“AMA” no longer stands for the “American Medical Association” or “Ameliorating My Attitude.” (Never heard of that one? Neither have I. It doesn’t exist.) In our Twitterverse and Redditworld, AMA is now the acronym for “Ask Me Anything.”
And we can. Even Pope Francis (yes, THAT pope) has a Twitter account, @Pontifex, as does the Dalai Lama, other religious figures, and every politician. Or at least their offices have Twitter accounts. Here is a recent papal Tweet:
The sentiment may be true enough, but what stands out is that the pope gets a lot more retweets than I do. This is irking, as I have been on Twitter (@MarkSAldrich) for far longer.
For the last few years, public figures from the president to famous actors have scheduled AMA sessions on Reddit, on Facebook, and on Twitter, the start of which is usually announced with a photo of the famous person holding a handwritten sign stating “Ask Me Anything” and the day’s date. The “holding a sign” part often makes the famous person look a bit like a hostage. Like poor Bill Gates (well, those three words do not often appear in that particular sequence!) here:
In the old days of any time before now, if one wanted to ask a famous person a question, one had two available methods: A. Study and work very hard and become famous oneself and learn to befriend other famous people, one of whom is the person you always wanted to ask something, anything. Sidle up to that famous person and say something like, “You know, I have always wanted to ask you something. In fact, I worked and studied very hard to become famous myself and I became famous and I became friends with you just so I could ask you something. And now I do not remember what it was. What an amazing short story this would make! More caviar?” B. Write them a letter, purchase a stamp, place the letter in an envelope and the stamp outside the envelope, mail it and hope to receive a reply.
Somewhere, my mother has a scrapbook filled with autographed photos of Hollywood celebrities of the 1950s; in some rare cases the movie star hand-wrote a note of thanks. I do not believe she “asked them anything” personal, so she did not receive any news making replies. (Luckily, she did not have this mailman working in her neighborhood: “Brooklyn Postal Worker Arrested for Not Delivering a Decade’s Worth of Mail.“)
Part of the appeal to the contemporary social media “ask me anything” sessions, and to the fact that many famous actors and writers and some famous politicians personally work on their Twitter/Facebook accounts and reply to us everyday sorts, is to be impertinent to them. Call it the “BaBaBooey Effect.” This is the opposite to the “Access Is Everything” attitude which we sometimes see in the press, the “‘Meet the Press’ Effect,” in which reporters whose employment depends on continued access to important people do not ask difficult, impertinent, questions, questions that might make the important person cut off future access. People who are not reporters might shout a verbal graffito (“Bababooey”) and make some noise, become a part of the story. They are easily ignored, but so are the Sunday morning talk shows, on which news is rarely found or broken.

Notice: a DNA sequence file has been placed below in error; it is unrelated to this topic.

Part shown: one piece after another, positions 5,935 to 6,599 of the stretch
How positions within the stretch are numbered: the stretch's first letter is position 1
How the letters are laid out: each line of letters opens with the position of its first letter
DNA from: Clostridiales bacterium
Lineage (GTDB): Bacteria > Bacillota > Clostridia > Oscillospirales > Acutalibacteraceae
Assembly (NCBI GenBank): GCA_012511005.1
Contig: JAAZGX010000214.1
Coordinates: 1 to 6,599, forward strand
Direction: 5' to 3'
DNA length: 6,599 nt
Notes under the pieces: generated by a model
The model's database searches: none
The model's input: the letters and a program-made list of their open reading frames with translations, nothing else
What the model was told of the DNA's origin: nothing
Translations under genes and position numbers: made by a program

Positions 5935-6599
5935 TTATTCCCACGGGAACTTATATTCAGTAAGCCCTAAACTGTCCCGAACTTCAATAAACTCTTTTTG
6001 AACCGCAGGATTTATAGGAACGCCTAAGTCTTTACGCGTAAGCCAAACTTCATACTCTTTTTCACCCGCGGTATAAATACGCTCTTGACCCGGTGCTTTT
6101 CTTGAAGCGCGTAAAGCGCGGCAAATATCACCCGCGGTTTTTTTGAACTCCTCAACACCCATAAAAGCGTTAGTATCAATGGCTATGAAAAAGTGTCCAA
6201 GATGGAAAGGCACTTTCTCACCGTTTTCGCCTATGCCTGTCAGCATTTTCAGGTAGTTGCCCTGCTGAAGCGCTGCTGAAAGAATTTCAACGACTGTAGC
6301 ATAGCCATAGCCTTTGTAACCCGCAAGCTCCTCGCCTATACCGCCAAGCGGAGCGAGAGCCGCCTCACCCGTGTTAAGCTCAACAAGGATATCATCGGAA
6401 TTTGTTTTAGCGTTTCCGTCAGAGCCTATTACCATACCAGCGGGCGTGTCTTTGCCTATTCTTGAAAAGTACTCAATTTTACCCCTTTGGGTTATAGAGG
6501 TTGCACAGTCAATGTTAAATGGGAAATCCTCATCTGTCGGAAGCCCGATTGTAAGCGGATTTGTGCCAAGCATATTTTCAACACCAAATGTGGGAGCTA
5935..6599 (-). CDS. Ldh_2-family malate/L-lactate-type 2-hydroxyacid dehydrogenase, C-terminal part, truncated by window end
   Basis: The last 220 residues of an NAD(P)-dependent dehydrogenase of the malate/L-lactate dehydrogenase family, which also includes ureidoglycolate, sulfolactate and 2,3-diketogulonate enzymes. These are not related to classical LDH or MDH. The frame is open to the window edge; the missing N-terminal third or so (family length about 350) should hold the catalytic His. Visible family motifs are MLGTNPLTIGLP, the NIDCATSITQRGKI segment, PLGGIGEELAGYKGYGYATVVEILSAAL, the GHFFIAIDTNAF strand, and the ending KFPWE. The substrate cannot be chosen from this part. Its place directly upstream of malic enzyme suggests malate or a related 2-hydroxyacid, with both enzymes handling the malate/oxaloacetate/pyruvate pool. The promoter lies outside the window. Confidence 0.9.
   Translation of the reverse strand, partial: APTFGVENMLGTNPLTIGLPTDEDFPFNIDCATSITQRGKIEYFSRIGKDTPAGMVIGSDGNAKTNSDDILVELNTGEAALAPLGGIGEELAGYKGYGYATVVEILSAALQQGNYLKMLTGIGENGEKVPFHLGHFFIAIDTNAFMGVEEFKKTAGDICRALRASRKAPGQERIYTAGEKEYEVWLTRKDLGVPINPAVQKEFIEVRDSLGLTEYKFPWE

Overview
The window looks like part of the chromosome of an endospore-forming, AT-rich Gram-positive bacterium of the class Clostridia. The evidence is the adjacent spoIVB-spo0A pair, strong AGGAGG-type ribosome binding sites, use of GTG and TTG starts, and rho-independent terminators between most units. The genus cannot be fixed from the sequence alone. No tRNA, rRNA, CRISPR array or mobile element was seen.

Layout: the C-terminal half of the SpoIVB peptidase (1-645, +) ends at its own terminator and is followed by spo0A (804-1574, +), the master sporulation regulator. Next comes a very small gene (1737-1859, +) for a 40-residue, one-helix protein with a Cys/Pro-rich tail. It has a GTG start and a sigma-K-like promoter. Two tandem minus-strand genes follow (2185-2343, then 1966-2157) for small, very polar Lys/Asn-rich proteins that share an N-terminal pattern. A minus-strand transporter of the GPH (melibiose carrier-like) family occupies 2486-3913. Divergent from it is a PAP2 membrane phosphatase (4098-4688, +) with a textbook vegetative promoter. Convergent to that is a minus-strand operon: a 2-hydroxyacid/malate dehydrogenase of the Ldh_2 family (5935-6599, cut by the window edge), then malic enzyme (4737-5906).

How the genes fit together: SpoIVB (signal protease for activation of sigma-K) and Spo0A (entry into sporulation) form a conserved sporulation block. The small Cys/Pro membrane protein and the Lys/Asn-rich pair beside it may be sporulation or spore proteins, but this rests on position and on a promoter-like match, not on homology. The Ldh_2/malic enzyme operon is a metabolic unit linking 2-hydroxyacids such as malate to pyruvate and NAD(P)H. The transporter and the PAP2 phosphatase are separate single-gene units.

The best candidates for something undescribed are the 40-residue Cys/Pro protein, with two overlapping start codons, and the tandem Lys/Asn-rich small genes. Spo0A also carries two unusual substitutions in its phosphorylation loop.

Instead, news is more often broken when a reporter who knows that he or she will lose access to a famous news maker if they in fact ask them anything, goes ahead and asks that one question. Or when, as with shows like “60 Minutes,” the show reports on some shady business whose practices are worth exposing by sending a national reporter who will not face backballing in his or her own neighborhood because he or she exposed a neighbor’s shady business practices, like a local reporter would.
Early in my brief local newspaper reporting career, I actually heard this from the sidewalk below my second-floor apartment: “We can’t talk here. I see the light on in that hack’s room.” That felt like a huge compliment coming as it did from someone I was publicly writing about. “I’m a hack! I’ve made it.” Then I thought, “How does he know where I live?”
It was a criminal matter I was writing about, after all. But given one question to ask one person, I might go back in time to that night and yell out my window, “How do you know where I live?”
The WordPress Daily Prompt for September 26 tells us, “You’ve been given the opportunity to send one message to one person you wouldn’t normally have access to (for example: the President. Kim Kardashian. A coffee grower in Ethiopia). Who’s the person you choose, and what’s the message?”